Driving Research & Statistics

The Just Drive! program focuses on parents of teens in addition to the teens themselves. Research shows that teens often mimic their parents’ bad driving habits, even though they know it’s not smart and not safe. In 2005, Froedtert & the Medical College of Wisconsin gathered additional research on this phenomenon by conducting an online survey to better understand teens’ and parents’ perceptions of their driving and of each other’s driving.  

What they learned confirmed their thinking. 

The survey found that parents were, indeed, the biggest influence on teen drivers. Nearly 70 percent of the teens said their mother or father influenced them in how to drive. However, adult drivers did not exhibit the best role model behavior. 

The survey found most parents exhibit the same distracted behaviors as teens such as talking on the phone, listening to music, eating, speeding and following other vehicles too closely.  

In fact, when asked to list the top five driving distractions, both teens and parents reported the same distractions, all of which they said they had done within the last 30 days:

  • Changing the radio station; tape or CD (79 percent)
  • Exceeding the speed limit (61 percent)
  • Driving without both hands on the steering wheel (61 percent)
  • Talking on the phone (51 percent)
  • Eating (45 percent)

More concerning, nearly 90 percent of respondents said they, a family member or a close friend had experienced the effects of a car crash, yet more than half (56 percent) didn’t change their driving habits because of the crash.

While both groups admit to being distracted, many are not changing their behaviors even if involved in a crash. If they are changing behavior after the crash, the tendency was to shift the focus to other drivers rather than themselves.

Other findings from the survey include:

  • Teens are divided on whether they believe they drive differently with their friends than with their parents. Just over 40 percent said they don’t drive differently with their friends and nearly 40 percent said they do.
  • Parents are also divided on whether they believe teens drive differently with their friends. More than 30 percent said they believe they do drive differently and nearly 30 percent said they don’t (38 percent weren’t sure).
  • When all respondents were asked if teens are often distracted drivers, 90 percent said they somewhat or strongly agree.

National Driving Statistics

According to a 2006 report by the National Highway Traffic Safety Administration, motor vehicle crashes are the leading cause of death for 15-20 year olds. During 2006, once every hour of every weekend and once every two hours during the week a teen died in a traffic crash according to that same report. Below are more driving statistics to drive home the need for safe driving education:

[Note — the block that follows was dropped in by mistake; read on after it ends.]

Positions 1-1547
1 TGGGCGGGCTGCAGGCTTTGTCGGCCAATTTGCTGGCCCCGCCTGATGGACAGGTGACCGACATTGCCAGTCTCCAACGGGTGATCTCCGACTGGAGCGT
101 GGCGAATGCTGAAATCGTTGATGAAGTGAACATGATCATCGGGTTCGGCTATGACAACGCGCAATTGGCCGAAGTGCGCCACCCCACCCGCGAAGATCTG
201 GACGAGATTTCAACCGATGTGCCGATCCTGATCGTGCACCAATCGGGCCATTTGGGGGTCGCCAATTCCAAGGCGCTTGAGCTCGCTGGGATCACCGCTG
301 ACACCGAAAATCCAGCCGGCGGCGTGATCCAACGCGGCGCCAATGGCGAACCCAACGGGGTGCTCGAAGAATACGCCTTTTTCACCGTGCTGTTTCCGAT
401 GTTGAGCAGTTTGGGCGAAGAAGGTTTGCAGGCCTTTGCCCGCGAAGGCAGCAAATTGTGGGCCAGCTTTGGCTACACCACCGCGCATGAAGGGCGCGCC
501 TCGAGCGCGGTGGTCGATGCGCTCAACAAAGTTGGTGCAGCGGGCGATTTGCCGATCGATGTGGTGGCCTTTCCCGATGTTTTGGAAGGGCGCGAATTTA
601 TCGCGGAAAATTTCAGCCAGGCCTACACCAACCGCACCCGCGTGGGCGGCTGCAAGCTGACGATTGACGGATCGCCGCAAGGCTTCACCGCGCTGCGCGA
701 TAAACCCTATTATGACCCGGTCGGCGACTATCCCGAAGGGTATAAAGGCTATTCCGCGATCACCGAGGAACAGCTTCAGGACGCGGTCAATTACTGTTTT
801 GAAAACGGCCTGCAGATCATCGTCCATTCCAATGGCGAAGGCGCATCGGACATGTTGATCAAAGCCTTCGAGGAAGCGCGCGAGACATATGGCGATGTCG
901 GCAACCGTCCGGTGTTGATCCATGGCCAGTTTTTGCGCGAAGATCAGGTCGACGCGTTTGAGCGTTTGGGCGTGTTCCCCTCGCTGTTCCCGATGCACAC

• Every year an average of more than 5,000 young drivers (ages 16-20) are killed in passenger vehicle crashes (NHTSA).
  • In 2006 a national total of 4,842 young drivers (ages 16-20) were killed in motor vehicle crashes. Over half of them, 58 percent, were unrestrained at the time of the fatal crash (NHTSA).
  • A 2008 survey conducted by AAA Foundation for Traffic Safety found that 82 percent rated distracted driving as a serious problem. Over half of the same drivers admitted to talking on their cell phones while driving in the past 30 days and 14 percent said they had read or sent a text message while driving in the same amount of time.
  • According to a July 2008 Report to Congress put together by the National Highway Traffic Safety Administrations, in 2006 young drivers (ages 15-20) had 59.5 fatal crashes per 100,000 licensed drivers, the highest of all age groups and more than double the amount of any age group over 35.
  • In 2006, 25 percent of young drivers (ages 15-20) who were killed in crashes had blood alcohol concentration (BAC) levels of .08 or higher at the time of the crash.

Wisconsin Driving Statistics

According to the 2007 Wisconsin Facts and Figures presented by the Wisconsin Department of Transportation:

  • Approximately 737 people were killed in Wisconsin motor vehicle traffic crashes in 2007, just a little less than the average of 788 deaths resulting from crashes in Wisconsin per year. This is an average of two lives lost every day on Wisconsin traffic ways.
    • Of the 737 killed, 46 percent died in alcohol related crashes and 34 percent died in speed-related crashes.
  • In Wisconsin in 2007, traffic crashes accounted for the fatalities of 91 individuals in the age group of 16 – 19, up from 2006.
  • For two of three drivers ages 16 – 19 that were killed in a crash, the fatal crash was their first and last.
  • Teenage passengers of have a much higher risk of fatality or injury riding with other teen drivers. In 2007, 65 percent of teenage passengers killed died riding in vehicles with drivers under the age of 20. Approximately 129 teenage passengers in the same year suffered incapacitating injuries resulting from crashes involving teenage drivers.
  • Only 5.3 percent of all Wisconsin-licensed drivers are ages 16-19, but drivers in this age group account for 12 percent of all drivers involved in crashes.
  • The peak hour for driving crashes among teenagers is 3 – 4 pm. More crashes occur on Fridays than any other day of the week.
  • On average, a teen driver was involved in a fatal crash every 3.5 days in Wisconsin.
  • Since Wisconsin enacted all six phases of the Graduated Driver License (GDL) Teen Driving Safety in 2000, the number of 16-year old drivers involved in crashes has decreased.